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Minimally disruptive treatment protocol for frontal sinus fractures: JAMA


Minimally disruptive treatment protocol for frontal sinus fractures: JAMA

A new article published online by JAMA Facial Plastic Surgery describes the experience with a minimally disruptive treatment protocol for frontal sinus fractures.

The case series analysis by Sapna A. Patel, M.D., of the University of Washington, Seattle, and coauthors, included patients who all sustained frontal sinus fractures due to trauma, includingfalls, motor vehicle collisions, sports-related injuries, assault and other blunt trauma.

In the protocol, those who do not undergo immediate surgical repair undergo clinical observation and repeated radiographic imaging.

In this analysis, 22 of 25 patients included in the study had both clinical and radiologic follow-up. Of the 22 patients, 20 were treated without surgery had 19 had improvement. There were no complications.

“This is a preliminary report of an ongoing study; additional investigation is warranted to ensure that this protocol adheres to the goals of frontal sinus treatment in the long term. With improved diagnostic surveillance and minimally invasive techniques, treatment of frontal sinus fractures continues to undergo a dramatic shift toward sinus preservation protocols,” the article concludes.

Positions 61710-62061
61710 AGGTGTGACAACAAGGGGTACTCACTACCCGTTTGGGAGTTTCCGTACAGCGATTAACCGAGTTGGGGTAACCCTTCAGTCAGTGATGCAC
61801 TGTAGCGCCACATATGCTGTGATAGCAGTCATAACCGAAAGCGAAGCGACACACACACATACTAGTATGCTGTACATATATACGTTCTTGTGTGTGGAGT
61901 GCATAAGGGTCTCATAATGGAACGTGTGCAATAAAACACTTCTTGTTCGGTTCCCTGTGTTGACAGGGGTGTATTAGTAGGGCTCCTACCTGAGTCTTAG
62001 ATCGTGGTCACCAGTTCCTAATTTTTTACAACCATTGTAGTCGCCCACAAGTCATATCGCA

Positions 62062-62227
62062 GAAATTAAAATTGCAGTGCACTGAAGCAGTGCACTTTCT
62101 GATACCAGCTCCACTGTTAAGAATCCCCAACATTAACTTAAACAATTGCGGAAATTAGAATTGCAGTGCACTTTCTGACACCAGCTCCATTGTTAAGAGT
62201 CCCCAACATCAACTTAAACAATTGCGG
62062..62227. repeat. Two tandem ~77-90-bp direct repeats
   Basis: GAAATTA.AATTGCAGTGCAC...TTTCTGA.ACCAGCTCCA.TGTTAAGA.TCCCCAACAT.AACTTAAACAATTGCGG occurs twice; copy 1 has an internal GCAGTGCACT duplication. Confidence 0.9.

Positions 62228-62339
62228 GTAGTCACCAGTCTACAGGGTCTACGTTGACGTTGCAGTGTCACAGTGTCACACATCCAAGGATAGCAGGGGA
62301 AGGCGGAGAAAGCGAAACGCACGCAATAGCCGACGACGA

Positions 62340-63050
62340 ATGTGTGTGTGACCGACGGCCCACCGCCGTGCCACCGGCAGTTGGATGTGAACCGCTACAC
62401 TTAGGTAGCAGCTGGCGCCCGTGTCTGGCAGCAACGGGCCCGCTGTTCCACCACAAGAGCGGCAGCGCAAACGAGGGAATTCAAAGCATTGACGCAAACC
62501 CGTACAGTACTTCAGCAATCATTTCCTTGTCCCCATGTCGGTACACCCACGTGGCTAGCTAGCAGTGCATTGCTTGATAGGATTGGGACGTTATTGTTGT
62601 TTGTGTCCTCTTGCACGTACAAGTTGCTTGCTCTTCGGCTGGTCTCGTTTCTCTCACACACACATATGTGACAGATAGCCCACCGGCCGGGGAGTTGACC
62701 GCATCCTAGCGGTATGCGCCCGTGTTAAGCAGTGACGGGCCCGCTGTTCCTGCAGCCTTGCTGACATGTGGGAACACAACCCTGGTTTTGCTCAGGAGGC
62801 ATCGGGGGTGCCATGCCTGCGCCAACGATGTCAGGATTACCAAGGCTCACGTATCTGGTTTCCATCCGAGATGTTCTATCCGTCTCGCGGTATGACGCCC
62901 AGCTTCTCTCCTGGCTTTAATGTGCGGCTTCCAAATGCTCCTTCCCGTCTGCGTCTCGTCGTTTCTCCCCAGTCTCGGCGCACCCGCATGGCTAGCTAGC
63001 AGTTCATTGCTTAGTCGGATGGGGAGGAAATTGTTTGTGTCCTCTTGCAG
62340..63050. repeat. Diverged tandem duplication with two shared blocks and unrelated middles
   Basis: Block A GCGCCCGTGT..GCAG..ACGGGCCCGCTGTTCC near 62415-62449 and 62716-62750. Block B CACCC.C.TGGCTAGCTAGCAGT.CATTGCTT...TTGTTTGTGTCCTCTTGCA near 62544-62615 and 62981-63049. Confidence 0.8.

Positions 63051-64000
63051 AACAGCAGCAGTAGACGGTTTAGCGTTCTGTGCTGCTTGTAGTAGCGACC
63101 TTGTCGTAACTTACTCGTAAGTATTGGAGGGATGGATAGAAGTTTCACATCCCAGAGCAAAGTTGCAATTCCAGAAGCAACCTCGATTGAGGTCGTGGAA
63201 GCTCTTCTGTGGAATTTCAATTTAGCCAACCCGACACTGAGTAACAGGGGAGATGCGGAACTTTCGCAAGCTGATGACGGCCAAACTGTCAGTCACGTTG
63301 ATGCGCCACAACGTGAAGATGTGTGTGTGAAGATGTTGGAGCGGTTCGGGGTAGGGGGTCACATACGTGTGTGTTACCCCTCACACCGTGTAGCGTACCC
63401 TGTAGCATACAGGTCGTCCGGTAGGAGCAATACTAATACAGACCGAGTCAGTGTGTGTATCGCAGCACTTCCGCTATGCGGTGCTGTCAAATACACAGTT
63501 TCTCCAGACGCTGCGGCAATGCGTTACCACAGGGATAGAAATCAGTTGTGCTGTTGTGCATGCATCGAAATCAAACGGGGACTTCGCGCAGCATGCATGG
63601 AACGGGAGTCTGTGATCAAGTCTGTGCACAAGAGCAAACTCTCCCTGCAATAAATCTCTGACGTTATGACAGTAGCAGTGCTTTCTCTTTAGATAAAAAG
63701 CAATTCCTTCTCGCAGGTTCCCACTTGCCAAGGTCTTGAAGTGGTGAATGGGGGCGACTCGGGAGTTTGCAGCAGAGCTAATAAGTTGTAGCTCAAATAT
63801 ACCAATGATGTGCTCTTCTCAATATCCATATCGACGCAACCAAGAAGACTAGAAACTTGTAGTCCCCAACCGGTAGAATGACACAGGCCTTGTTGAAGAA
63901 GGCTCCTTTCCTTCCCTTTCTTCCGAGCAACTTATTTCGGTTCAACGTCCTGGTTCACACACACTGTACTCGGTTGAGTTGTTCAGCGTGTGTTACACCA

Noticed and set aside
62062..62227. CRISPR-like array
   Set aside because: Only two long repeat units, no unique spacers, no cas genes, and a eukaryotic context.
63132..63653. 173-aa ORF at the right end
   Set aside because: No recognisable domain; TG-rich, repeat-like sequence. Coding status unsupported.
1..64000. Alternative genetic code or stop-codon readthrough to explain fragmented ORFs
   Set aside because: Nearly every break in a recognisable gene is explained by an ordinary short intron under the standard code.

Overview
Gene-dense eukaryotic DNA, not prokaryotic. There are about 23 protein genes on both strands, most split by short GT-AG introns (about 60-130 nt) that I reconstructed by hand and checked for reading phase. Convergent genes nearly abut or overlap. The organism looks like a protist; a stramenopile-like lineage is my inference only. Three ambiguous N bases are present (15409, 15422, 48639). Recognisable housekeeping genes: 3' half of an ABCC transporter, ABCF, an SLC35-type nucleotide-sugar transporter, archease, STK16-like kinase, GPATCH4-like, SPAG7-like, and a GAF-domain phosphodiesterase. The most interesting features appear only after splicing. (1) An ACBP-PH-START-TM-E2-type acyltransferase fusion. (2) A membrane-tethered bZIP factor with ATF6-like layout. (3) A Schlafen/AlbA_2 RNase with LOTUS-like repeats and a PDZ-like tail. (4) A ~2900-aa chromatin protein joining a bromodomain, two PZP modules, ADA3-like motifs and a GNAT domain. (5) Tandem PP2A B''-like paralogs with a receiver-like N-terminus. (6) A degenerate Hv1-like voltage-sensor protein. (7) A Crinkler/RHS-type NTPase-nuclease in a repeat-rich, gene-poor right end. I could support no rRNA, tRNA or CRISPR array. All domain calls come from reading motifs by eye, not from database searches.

You can read the full Article by clicking on the link :

Sapna A. Patel, MD et al. Evaluation of a Minimally Disruptive Treatment Protocol for Frontal Sinus Fractures. JAMA Facial Plast Surg, January 2017 DOI: 10.1001/jamafacial.2016.1769

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supriya kashyap

supriya kashyap

Supriya Kashyap Joined Medical Dialogue as Reporter in 2015 . she covers all the medical specialty news in different medical categories. She also covers the Medical guidelines, Medical Journals, rare medical surgeries as well as all the updates in medical filed. She is a graduate from Delhi University. She can be contacted at supriya.kashyap@medicaldialogues.in Contact no. 011-43720751
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    Pranav Ghodgaonkar February 15, 2017, 5:15 pm

    Not all frontal sinus injuries need surgery. The goal of this study is not quite clear.